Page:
1. The origins of pan de muerto seem to go back all the way to Aztec times.

Credit: Instagram / breadpanaderos

Of course, the original owners of the land on which Mexico City exists now did not have wheat, eggs and oranges (the main ingredients for pan de muerto) before the Spanish arrived. Rather, according to chronicles from the time and some historians, they made a sort of cake with amaranth flour. Some believe that this bread contained blood product of human sacrifices and that it was an offering to the gods. 

2. The Spanish conquistadores changed the recipe, as they found this culinary practice violent and barbaric.

Credit: Instagram / chicayeyemx

During colonial times the Spanish learnt of this practice and changed the recipe (it no longer contained actual dead people’s blood!). The amaranth was replaced with wheat flour and the top was sprinkled with sugar turned red with a colorant, which symbolized blood, an echo of the Aztec tradition. Some bakeries still use red sugar. 

3. So what about the circle in the middle of the bread?

Credit: Instagram / pandefuego

The circle represents a skull, and the elongated pieces of bread stand, of course, for the bones. The skull and bones are the most coveted bits of every pan de muerto, so snatch them as soon as you can (although you might get someone upset, as there is nothing worse than finding a boneless pancito de muerto laying around in the kitchen!). The long bones also symbolize the tears we shed for those who have passed away before us.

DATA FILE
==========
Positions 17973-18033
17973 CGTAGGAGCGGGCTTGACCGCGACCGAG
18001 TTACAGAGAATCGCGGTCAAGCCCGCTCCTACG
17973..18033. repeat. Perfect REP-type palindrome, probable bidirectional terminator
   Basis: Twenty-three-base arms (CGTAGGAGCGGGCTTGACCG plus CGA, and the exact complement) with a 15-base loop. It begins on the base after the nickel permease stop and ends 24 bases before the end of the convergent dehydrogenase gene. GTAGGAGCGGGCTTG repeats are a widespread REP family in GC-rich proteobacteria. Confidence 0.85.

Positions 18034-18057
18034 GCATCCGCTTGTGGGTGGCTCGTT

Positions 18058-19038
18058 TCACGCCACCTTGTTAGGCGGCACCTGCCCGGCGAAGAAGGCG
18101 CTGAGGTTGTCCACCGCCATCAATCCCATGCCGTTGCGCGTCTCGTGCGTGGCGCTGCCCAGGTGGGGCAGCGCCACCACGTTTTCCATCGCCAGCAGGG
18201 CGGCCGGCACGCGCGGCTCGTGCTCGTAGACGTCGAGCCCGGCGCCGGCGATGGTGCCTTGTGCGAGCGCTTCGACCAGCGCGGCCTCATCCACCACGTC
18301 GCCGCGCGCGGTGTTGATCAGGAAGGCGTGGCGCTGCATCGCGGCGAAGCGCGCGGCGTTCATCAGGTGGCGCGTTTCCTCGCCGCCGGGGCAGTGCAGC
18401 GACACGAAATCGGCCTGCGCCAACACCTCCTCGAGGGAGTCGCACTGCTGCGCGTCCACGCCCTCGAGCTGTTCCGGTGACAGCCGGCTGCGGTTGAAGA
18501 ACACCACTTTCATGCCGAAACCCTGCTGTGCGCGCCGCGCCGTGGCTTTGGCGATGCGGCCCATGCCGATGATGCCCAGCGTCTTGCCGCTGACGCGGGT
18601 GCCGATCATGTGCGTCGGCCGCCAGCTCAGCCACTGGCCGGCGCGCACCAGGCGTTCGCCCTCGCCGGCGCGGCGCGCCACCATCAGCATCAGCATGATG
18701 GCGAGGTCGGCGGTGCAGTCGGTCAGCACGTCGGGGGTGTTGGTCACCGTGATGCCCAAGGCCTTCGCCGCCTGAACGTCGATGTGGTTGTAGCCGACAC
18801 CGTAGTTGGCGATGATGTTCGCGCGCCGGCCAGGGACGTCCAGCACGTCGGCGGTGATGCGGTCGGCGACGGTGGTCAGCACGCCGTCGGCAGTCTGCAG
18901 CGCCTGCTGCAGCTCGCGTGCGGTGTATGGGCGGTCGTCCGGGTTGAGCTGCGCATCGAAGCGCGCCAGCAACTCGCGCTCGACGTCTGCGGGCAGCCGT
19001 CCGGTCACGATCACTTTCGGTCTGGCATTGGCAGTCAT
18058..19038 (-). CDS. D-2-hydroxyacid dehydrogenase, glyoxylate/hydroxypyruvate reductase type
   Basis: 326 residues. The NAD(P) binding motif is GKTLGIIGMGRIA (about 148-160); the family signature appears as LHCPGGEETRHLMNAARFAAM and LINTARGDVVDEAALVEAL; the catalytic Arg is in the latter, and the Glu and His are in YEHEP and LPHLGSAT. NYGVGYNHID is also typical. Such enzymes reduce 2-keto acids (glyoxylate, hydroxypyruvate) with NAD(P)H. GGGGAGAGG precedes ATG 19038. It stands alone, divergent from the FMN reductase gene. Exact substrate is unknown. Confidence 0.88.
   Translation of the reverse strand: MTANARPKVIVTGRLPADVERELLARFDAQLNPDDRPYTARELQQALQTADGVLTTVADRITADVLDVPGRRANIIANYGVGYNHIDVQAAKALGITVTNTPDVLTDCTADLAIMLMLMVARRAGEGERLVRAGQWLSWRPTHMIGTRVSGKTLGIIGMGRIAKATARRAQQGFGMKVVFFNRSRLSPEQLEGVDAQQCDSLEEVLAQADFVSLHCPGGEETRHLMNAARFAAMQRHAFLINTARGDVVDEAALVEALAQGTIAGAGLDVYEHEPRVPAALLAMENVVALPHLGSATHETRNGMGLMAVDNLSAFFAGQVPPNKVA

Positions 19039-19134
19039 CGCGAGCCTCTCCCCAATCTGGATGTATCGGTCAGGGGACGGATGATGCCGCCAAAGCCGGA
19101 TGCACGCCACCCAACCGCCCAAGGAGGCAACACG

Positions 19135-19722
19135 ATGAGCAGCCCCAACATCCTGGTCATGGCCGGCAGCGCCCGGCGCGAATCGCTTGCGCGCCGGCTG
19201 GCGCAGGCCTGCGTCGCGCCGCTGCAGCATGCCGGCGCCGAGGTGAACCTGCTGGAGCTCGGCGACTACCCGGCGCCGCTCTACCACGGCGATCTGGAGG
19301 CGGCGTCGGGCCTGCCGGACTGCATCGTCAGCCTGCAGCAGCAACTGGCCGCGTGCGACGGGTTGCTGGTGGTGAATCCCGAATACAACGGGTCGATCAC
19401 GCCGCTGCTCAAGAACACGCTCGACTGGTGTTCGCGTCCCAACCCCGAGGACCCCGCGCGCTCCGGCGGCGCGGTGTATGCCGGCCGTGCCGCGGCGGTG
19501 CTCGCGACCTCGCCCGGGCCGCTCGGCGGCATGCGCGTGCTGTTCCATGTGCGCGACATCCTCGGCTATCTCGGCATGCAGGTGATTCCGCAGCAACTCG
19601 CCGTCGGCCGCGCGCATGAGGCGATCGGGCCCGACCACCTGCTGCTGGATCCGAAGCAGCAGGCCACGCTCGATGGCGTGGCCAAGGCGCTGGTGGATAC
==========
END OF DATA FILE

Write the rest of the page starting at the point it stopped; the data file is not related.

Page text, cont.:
4. So you have noticed the sesame seeds in lieu of sugar in some panes de muerto?

Credit: Instagram / cielorojomex

Well, that reveals that the bread is from the Mexican state of Puebla, where sesame seeds are sprinkled on top. This has to do with the French influence on culinary affairs, and we all know French bakers like to get creative. 

 5. And in Oaxaca pan de muerto has a completely different shape and actually features a corpss. It’s much less creepy than it sounds.

Credit: Instagram / illsaygiselle

Everything is just a little more elaborate in Oaxaca and pan de muerto is no exception. The Oaxacan variety is made with extra egg yolks and has an anthropomorphic design, complete with a little edible doll which represents the dead. They are simply delicious.  

6. BTW, the orange blossom essence in pan de muerto has a very poetic meaning.

Credit: Instagram / gustobread

Orange blossom has a delicate and comforting smell that inevitably takes us back to the Day of the Dead altars that have been important in our lives. The smell is meant to symbolize the everlasting presence of the faithful departed. It is a sweet celebration of the connection between life and death. 

7. Pan de muerto is a perfect example of contemporary Mexican identity.

Credit: Instagram / laotiliamx

This bread is the epitome of the cultural mish mash that defines contemporary Mexican identity. It has a prehispanic origin with religious connotations, but it has developed into a European food (bread is, after all, a product brought by the colonial power). It is also used in a celebration that fuses ancient indigenous beliefs and Catholic tradition.  

 8. It is round, like the circle of life.

Credit: Instagram / _piggy_back

Its roundness is also a reminder of the cycle of life and death, a cycle that has no definite end and no definite beginning. Indigenous cosmology frames life and death as coexisting and complementing realms.